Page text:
Plaintiffs file request for preliminary injunction

CASPER — Plaintiffs in a lawsuit challenging Wyoming’s abortion ban filed a motion for a preliminary injunction on Wednesday. If granted, the preliminary injunction would block the ban’s enforcement for the duration of the lawsuit.

The plaintiffs — Wyoming providers and residents and a Wyoming abortion fund — filed the lawsuit on July 25 following Gov. Gordon’s certification of the state’s abortion ban.

The defendants are the State of Wyoming, Gordon, Attorney General Bridget Hill, Teton County Sheriff Matthew Carr and Town of Jackson Chief of Police Michelle Weber.

Teton County Judge Melissa Owens granted the plaintiffs a temporary restraining order, which blocks the ban’s enforcement, hours after the ban went into effect. That temporary restraining order is in place until Wednesday.

The hearing for a preliminary injunction, which would block the ban’s enforcement for the duration of the lawsuit, is scheduled for Tuesday morning.

A memorandum filed in support of the motion expands on the plaintiffs’ argument that the ban is unconstitutional.

Another plaintiff in the lawsuit, University of Wyoming law student Kathleen Dow, is a practicing Jew. She argued in her affidavit that abortion access is “an essential part” of her faith which, she said, “believes that abortions are permissible, and in some cases required.”

Former Mills Town Councilman and anti-abortion advocate Mike Pyatt doesn’t hold much sympathy for that argument.

“Her religious views or mine don’t override the right of the unborn,” he said.

The memorandum points to articles in Wyoming’s constitution that guarantee religious tolerance and freedom. It also argues that the ban could impose certain religious beliefs on people who don’t hold those same beliefs, pointing to the lawsuit against Kentucky’s abortion ban, in which defendants argued that life begins at conception and that it then falls under constitutional protection.

The court hearing the case said that the defendants’ argument “is a distinctly Christian and Catholic belief.”

“Other faiths hold a wide variety of views on when life begins and at what point a fetus should be recognized as an independent human being.”

Among its arguments, the memorandum asserts that the ban would only impact health care provided to women. It therefore “discriminates on the basis of sex” and violates the equal protection guarantees in Wyoming’s constitution.

“Men and women participate equally in the creation of a fetus, yet there is no resulting penalty under the Ban for a man and he bears no consequences for his contribution,” the memorandum says.

All of the plaintiffs in the lawsuit are women, one of whom, Danielle Johnson, is 22 weeks pregnant.

“I think it’s invalid,” co-sponsor of the bill that became Wyoming’s trigger abortion law, Rep. John Bear, R-Gillette, said of the equal protection argument.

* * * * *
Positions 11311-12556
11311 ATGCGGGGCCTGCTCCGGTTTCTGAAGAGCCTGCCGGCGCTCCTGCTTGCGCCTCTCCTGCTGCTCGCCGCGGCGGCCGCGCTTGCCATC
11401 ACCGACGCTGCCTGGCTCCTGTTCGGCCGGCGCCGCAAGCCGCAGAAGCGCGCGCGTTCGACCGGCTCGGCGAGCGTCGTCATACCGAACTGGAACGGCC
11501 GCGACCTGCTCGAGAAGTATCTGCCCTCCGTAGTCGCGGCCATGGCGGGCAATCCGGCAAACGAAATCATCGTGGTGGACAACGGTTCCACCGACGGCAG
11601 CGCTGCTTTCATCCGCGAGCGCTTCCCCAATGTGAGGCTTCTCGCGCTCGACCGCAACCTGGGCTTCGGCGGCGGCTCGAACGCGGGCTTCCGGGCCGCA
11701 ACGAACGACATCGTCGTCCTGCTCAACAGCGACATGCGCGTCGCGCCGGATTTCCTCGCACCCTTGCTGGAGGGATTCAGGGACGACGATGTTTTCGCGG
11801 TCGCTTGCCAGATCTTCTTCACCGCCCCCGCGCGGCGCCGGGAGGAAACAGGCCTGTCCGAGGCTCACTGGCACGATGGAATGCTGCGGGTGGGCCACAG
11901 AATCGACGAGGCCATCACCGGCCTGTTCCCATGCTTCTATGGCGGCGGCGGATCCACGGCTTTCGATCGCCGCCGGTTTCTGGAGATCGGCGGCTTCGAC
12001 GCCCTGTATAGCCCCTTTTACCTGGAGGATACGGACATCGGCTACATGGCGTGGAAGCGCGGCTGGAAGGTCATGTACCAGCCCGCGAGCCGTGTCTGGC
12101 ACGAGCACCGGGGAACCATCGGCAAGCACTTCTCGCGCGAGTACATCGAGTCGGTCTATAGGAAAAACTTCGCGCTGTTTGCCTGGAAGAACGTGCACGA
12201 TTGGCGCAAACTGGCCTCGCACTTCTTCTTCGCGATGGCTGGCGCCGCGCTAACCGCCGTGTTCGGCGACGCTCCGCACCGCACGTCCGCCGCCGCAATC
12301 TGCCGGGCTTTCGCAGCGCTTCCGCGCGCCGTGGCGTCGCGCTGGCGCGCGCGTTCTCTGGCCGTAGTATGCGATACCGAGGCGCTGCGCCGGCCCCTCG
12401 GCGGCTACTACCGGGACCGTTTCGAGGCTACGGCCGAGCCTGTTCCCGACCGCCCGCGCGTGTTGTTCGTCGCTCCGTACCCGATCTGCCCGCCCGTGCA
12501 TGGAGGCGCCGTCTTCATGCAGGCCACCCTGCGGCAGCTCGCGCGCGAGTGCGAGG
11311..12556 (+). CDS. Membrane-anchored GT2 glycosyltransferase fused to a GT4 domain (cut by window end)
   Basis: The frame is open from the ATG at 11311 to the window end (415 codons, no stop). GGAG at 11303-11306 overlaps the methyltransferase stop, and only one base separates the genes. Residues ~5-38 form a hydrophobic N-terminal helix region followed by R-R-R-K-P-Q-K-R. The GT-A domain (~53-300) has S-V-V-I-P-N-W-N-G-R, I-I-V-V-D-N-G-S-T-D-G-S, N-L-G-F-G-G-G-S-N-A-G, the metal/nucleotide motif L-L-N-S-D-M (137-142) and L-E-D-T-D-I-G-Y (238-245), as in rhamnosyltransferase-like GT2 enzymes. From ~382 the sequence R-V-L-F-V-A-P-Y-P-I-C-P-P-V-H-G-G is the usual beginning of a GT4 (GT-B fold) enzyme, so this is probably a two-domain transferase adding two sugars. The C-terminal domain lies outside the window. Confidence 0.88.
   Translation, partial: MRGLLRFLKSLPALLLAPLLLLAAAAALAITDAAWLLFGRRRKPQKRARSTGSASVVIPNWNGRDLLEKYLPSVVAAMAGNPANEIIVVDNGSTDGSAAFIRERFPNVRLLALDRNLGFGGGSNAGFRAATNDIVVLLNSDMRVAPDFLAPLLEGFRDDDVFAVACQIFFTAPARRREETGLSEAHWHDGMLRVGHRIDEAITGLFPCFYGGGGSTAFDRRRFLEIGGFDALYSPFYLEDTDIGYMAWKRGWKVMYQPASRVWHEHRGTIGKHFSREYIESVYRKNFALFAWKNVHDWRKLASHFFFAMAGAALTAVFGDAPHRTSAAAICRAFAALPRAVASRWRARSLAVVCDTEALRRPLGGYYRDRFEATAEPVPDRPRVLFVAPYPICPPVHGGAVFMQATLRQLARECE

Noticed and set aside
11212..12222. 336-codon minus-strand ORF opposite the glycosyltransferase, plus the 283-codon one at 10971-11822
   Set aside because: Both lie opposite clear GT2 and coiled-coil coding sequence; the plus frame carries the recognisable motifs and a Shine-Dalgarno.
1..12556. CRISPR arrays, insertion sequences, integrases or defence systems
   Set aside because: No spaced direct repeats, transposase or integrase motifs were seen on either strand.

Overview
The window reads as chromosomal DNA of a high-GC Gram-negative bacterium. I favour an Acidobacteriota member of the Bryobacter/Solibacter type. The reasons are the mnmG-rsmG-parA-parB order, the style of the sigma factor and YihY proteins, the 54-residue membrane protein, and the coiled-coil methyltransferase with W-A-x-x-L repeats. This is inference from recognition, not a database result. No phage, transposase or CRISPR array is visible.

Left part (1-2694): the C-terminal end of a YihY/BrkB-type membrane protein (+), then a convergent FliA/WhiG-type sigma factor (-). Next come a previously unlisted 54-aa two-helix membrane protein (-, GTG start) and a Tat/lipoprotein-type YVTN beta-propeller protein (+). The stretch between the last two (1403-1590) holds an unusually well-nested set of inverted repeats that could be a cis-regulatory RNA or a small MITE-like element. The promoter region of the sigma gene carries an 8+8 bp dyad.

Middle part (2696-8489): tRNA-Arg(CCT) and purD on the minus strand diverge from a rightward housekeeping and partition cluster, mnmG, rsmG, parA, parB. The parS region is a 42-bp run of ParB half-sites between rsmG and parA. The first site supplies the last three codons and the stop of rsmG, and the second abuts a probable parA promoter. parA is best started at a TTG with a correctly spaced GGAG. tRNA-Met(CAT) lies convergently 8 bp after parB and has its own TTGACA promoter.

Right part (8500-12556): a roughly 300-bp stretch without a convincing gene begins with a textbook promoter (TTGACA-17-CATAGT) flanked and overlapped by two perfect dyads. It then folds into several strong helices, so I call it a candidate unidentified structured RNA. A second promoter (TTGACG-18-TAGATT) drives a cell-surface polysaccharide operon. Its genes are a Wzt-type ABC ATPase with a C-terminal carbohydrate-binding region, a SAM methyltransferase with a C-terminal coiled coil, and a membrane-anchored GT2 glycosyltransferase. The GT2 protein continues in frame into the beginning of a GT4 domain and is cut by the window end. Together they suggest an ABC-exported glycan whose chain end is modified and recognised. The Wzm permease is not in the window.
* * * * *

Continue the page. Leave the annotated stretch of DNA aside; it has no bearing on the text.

He declined to explain why, saying he would leave that up to the defendants’ lawyer to argue.

Pyatt said he considers abortion to be discriminatory toward “the unborn.”

He added that he thinks the inequality between men and women “will not change.”

“Well, the fact is, women have always carried the babies, that’s not going to change,” he said. “Look, that’s part of creation, the argument that the man doesn’t bear as much of a burden, that’s biologically true.”

The lawyers representing the plaintiffs also draw on a 2012 constitutional amendment that was meant to protect Wyomingites from being forced to enroll in health insurance through the Affordable Care Act, or Obamacare. The amendment allows each “competent adult” to make his or her own health care decisions.

Proponents of the amendment did not intend for it to be used to argue against an abortion ban, the Star-Tribune previously reported.

“When I read it, I don’t see the argument there of what they’re thinking,” said former lawmaker Bob Brechtel, an anti-abortion advocate who co-sponsored the resolution that sent the constitutional amendment to public vote. “I just hope they don’t turn it into something that it was not at all intended to be.”

And anti-abortion advocates don’t agree that abortion should be considered a form of health care.

“The whole issue is confusing between abortion and actual health care, we’re talking about health care,” Brechtel said. “The concern that we have obviously is that every abortion really is the killing of human life.”

But some of the plaintiffs with experience as physicians and nurses — Dr. Giovannina Anthony of the Jackson Women’s Health Center and Family Care Clinic, Dr. Rene Hinkle of the Cheyenne Women’s Health Clinic and Johnson — argue that it’s not always so simple.

There can be situations when it’s best to end a pregnancy because the baby won’t survive once it’s born. There can be emergency situations in which they need to make quick decisions to preserve the life and health of a woman, even if that could harm a fetus. And the providers argue that the law is unclear about when a woman’s health or life is at risk enough for an abortion under the ban to be legal.


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